Creative Space Beirut is Fostering Arab Talent

“Considering the amount of work that needed to be done in Lebanon, I wanted my efforts and time to go towards a vision that could potentially mean something, spark some kind of change.”

Creative Space Beirut is Fostering Arab Talent
Fifi Abou Dib

The tale of an incredible nursery for fashion talent in Beirut. Co-founder Sarah Hermez (Instagram) tells us all about Creative Space Beirut (Instagram), the tuition-free, inclusive school that offers the Arab fashion industry some of its best talents in an incredible success story.

From being a magnetic place where Beirut’s famous nightlife was in full swing until the mid-2000s, Monot Street, at the intersection of East and West Beirut, has become a quiet lane lined with orange trees and small shops. It is there, on the sunny side of the street, that Creative Space Beirut (CSB) opened its doors to fashion design enthusiasts who otherwise would not have had any opportunity to develop their vision. Students are aged between 16 and 25, and come from all over Lebanon, including from the Palestinian and Syrian refugee communities. Here they follow an intensive tuition-free 3-year program. 

How can one not be amazed by this initiative, launched by Sarah Hermez, who was just 23 at the time, and co-founded with Georges Rouhana (a creative director and producer) and Tracy Moussi (a brand and business development expert)? Generous, community-oriented projects often have a fairy godmother committed to carrying them towards their goal. In the case of CSB, it was Caroline Simonelli, Sarah Hermez’s Parsons School of Design professor and mentor.

Born and raised in Kuwait, Lebanese-Armenian Sarah Hermez returned to Beirut after graduating from Parsons New School, in New York City, where she had double-majored in fashion design and media studies. Here, she tells Yung about CSB’s grand adventure.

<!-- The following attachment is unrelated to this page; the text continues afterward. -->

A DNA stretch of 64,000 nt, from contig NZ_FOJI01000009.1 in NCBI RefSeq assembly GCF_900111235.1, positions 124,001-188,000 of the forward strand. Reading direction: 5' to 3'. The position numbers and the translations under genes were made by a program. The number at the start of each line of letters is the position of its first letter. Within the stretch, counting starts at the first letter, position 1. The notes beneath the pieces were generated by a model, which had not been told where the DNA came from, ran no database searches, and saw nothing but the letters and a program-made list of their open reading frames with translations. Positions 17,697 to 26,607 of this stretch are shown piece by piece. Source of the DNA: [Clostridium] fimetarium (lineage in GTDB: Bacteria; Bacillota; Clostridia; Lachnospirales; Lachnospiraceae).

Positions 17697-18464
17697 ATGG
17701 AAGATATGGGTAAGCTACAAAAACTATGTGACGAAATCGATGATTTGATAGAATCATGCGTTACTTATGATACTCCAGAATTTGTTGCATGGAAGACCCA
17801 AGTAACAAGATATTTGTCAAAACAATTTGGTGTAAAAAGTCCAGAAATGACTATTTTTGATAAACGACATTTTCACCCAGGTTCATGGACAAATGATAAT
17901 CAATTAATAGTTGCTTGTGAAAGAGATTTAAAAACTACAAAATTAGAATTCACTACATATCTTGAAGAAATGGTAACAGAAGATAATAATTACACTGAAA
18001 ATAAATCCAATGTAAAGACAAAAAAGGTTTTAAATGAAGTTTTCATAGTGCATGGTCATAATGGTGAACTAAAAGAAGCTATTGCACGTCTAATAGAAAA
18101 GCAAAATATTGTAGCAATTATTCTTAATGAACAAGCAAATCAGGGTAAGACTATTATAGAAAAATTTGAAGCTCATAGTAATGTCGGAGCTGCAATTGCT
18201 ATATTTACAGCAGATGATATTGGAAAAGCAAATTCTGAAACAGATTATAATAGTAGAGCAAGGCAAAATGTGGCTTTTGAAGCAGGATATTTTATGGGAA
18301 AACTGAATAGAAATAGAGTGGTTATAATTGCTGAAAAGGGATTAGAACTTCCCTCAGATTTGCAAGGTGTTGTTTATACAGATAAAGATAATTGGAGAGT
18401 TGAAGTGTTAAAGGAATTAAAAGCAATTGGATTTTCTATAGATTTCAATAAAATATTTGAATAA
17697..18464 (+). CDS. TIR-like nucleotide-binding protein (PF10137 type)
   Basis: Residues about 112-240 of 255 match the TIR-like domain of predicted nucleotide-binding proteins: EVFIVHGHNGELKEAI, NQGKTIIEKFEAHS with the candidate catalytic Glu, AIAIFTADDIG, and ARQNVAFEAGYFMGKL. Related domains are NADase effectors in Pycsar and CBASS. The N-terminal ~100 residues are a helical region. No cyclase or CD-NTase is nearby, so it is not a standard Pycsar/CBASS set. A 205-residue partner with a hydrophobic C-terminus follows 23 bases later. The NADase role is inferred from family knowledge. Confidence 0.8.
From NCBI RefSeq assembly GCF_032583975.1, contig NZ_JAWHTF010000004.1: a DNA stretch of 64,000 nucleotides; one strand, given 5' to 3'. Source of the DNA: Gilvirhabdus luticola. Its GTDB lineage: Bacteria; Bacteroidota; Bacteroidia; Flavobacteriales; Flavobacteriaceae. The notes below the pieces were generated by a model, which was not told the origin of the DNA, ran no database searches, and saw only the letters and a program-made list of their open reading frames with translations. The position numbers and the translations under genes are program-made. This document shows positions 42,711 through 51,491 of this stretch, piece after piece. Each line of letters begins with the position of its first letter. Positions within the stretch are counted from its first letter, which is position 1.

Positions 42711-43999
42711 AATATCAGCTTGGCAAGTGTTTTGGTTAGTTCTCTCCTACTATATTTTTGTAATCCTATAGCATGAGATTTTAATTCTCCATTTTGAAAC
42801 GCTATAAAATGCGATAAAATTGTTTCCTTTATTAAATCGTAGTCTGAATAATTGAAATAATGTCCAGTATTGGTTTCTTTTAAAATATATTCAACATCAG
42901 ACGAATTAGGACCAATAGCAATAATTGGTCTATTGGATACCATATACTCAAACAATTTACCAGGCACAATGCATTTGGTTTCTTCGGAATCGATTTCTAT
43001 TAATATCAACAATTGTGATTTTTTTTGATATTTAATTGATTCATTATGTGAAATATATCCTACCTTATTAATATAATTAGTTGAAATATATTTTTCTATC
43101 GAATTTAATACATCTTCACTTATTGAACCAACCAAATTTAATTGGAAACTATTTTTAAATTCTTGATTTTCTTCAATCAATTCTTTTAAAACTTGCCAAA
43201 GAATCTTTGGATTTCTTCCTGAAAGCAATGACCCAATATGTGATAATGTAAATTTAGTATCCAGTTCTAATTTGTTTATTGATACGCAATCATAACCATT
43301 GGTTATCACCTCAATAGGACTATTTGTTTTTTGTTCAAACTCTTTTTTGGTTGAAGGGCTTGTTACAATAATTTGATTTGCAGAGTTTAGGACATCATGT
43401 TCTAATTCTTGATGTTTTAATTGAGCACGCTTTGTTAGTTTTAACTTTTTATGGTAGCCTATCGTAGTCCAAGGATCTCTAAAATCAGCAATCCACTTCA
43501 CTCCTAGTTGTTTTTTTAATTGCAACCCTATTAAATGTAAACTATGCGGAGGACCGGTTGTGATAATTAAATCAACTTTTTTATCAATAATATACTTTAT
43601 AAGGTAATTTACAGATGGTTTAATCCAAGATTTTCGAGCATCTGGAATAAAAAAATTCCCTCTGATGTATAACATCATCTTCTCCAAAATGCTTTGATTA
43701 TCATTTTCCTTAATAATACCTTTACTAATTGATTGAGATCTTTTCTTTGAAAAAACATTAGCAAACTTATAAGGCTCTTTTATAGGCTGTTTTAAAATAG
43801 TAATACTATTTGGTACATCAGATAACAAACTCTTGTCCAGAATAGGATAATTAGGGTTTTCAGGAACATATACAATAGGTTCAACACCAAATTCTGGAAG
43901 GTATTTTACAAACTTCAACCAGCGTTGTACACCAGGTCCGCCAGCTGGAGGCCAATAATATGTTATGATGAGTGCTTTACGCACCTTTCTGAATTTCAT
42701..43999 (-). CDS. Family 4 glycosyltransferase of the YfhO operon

How did you come up with the CSB project ?

The idea of Creative Space Beirut came about in 2010 when I was sitting in Dean and Deluca in New York with Caroline Simonelli, my Parsons School of Design professor and mentor. I had already graduated from university at that point and had moved to Lebanon a few months earlier. I was back in New York for a visit, and I was talking to Caroline about how I was struggling to find a way to merge my passions and skill set – creativity, design, and social justice. Considering the amount of work that needed to be done in Lebanon, I wanted my efforts and time to go towards a vision that could potentially mean something, spark some kind of change. All of a sudden, she looked at me and said, “Why don’t you start a school?”. It was at that moment that I knew what I would spend the rest of my life doing. Of course, I had no idea how to do anything like it. I was 23, and it was going to be particularly challenging, considering I had never lived in Lebanon, and you know, never started a school.